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Kreator - Reissues album review

Four genre classics from under-sung German thashers

Cover art for Kreator - Reissues album

Still hugely popular among fans of yer actual heavy fucking metal more than 30 years after leading the charge for Germany’s thrash scene, Kreator seldom get the credit they deserve. The band’s first four albums are all established classics and rightly revered as integral pieces in the blood-spattered thrash jigsaw, so it’s cheering to note that a particularly efficacious remastering job and some generous bonus material make these reissues well worth purchasing for the second, third or possibly fourth time.

There’s nothing else quite like the ridiculously snotty eruption of chaotic teenage fury that is 1985’s Endless Pain (710). Kreator could barely play their instruments at this point, but that didn’t prevent them from pushing thrash into darker, faster and nastier territory than anything the Americans had managed.

Follow-up Pleasure To Kill (910) is an underground metal benchmark, the European Reign In Blood and still one of the most thrillingly deranged metal records ever made.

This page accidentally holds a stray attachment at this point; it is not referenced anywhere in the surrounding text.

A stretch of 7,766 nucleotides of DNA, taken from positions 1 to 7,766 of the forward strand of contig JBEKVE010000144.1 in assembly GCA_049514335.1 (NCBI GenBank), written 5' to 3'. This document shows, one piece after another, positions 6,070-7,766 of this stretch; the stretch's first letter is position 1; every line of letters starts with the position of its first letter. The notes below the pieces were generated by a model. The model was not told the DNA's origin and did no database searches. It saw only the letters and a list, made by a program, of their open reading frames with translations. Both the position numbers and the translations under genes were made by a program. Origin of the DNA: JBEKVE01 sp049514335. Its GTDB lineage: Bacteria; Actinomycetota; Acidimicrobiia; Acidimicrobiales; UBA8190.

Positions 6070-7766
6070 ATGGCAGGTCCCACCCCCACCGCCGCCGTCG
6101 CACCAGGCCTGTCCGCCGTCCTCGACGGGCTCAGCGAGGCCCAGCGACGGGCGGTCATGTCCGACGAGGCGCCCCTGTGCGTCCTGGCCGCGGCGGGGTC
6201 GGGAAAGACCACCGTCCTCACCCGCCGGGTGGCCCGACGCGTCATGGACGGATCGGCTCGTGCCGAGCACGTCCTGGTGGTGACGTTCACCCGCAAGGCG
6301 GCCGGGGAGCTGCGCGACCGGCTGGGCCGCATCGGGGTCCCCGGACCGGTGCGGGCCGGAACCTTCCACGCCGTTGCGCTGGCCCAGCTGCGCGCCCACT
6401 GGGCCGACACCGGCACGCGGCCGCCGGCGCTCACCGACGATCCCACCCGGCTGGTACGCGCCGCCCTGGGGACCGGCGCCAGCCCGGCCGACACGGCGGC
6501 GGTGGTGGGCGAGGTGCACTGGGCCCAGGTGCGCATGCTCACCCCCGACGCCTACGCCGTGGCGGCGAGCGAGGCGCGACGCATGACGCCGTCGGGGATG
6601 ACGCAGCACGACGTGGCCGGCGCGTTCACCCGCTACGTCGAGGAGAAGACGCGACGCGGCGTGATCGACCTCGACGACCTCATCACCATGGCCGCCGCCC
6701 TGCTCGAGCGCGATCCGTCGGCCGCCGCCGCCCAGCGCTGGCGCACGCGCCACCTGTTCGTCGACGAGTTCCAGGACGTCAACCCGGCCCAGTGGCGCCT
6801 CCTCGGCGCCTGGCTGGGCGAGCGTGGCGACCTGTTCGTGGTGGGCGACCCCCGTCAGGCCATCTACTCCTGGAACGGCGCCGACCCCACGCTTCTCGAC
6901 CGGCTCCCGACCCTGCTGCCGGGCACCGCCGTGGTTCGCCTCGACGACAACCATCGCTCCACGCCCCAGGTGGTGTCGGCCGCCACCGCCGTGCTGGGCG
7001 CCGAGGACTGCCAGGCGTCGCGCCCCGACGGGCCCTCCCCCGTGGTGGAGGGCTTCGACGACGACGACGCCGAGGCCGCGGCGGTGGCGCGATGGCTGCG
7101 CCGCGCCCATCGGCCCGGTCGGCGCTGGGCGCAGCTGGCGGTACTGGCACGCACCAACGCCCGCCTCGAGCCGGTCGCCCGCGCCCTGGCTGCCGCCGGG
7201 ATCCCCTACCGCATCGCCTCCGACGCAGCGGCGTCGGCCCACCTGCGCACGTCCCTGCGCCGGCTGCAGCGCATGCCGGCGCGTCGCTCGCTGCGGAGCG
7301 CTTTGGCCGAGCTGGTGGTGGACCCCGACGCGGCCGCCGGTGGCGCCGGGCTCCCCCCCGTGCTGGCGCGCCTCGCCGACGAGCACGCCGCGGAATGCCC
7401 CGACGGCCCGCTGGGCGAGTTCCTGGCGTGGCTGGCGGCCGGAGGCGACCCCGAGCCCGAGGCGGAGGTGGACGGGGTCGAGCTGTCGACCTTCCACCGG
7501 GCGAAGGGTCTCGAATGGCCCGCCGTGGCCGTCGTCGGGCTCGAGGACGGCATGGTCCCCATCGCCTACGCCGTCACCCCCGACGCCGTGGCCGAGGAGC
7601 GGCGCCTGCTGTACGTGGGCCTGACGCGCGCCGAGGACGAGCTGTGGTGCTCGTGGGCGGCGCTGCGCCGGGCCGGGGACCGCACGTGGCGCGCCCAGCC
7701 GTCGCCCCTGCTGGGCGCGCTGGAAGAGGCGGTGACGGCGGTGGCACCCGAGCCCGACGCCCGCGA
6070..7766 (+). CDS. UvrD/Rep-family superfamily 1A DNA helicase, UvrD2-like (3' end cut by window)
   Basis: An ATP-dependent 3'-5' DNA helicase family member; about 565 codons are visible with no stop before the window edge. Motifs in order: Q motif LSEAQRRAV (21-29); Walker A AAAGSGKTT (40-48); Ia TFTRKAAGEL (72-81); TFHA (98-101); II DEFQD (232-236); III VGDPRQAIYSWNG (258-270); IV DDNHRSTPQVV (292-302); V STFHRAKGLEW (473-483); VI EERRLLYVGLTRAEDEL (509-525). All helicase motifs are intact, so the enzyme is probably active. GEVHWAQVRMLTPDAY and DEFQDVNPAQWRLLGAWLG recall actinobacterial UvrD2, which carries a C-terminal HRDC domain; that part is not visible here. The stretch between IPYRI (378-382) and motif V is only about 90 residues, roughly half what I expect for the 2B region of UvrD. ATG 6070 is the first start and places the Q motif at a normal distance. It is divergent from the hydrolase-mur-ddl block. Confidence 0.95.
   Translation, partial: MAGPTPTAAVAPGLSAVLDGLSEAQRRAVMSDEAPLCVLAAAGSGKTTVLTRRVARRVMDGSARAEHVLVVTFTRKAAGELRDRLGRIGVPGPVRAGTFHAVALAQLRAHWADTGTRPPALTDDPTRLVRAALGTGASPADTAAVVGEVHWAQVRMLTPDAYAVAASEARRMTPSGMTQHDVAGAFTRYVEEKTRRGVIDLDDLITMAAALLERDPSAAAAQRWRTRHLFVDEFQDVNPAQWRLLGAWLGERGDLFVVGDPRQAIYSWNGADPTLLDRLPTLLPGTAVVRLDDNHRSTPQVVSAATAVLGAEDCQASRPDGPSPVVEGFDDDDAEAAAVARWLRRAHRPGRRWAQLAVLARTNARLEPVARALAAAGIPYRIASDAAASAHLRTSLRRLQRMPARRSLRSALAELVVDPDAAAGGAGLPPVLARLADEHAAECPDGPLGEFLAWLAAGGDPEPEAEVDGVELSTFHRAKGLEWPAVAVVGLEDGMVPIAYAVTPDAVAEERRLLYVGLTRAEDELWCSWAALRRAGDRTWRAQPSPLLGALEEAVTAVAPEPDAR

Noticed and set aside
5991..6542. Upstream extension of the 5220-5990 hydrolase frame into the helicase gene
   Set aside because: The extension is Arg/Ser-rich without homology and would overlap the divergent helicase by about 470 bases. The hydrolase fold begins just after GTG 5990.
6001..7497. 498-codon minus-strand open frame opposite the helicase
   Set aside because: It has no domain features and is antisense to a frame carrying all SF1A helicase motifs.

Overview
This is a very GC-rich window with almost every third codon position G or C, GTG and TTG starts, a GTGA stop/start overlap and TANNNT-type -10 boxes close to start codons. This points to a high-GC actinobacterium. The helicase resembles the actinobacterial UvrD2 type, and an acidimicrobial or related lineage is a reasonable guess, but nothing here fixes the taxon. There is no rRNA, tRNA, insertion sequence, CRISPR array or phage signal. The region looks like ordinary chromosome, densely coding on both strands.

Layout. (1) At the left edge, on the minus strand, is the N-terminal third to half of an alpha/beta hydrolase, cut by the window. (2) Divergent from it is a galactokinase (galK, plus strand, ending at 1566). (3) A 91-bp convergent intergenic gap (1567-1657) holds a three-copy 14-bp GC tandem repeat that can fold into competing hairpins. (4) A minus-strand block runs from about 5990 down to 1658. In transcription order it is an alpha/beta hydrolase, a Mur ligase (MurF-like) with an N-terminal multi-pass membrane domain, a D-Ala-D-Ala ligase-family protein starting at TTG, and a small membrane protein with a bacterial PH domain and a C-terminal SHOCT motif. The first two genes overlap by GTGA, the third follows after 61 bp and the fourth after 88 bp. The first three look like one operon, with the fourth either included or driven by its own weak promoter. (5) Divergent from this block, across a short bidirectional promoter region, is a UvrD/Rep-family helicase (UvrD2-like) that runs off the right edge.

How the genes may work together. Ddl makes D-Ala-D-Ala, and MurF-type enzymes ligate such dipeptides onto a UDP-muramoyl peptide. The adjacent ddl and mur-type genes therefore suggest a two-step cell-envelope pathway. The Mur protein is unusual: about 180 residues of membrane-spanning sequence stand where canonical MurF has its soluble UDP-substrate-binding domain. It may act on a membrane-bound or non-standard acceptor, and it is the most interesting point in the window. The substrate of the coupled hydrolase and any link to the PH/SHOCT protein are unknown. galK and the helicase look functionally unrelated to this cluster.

1988’s Terrible Certainty (810) saw its predecessors’ berserk barrage tidied and sharpened up, but songs such as Storming With Menace and Toxic Trace were still vicious, exhilarating and delivered with hair-raising levels of precocious intensity.

1990’s precise and hook-laden Extreme Aggression (910) is the best of the lot, as Kreator grew into their status as Euro-thrash heroes, wrote the finest songs of their career and confirmed that they were in this for the long haul. If Betrayer doesn’t make you want to run through a brick wall, this thrash thing probably isn’t for you.

Dom Lawson has been writing for Hammer and Prog for 14 intermittently enjoyable years and is extremely fond of heavy metal, progressive rock, coffee and snooker. He listens to more music than you. And then writes about it.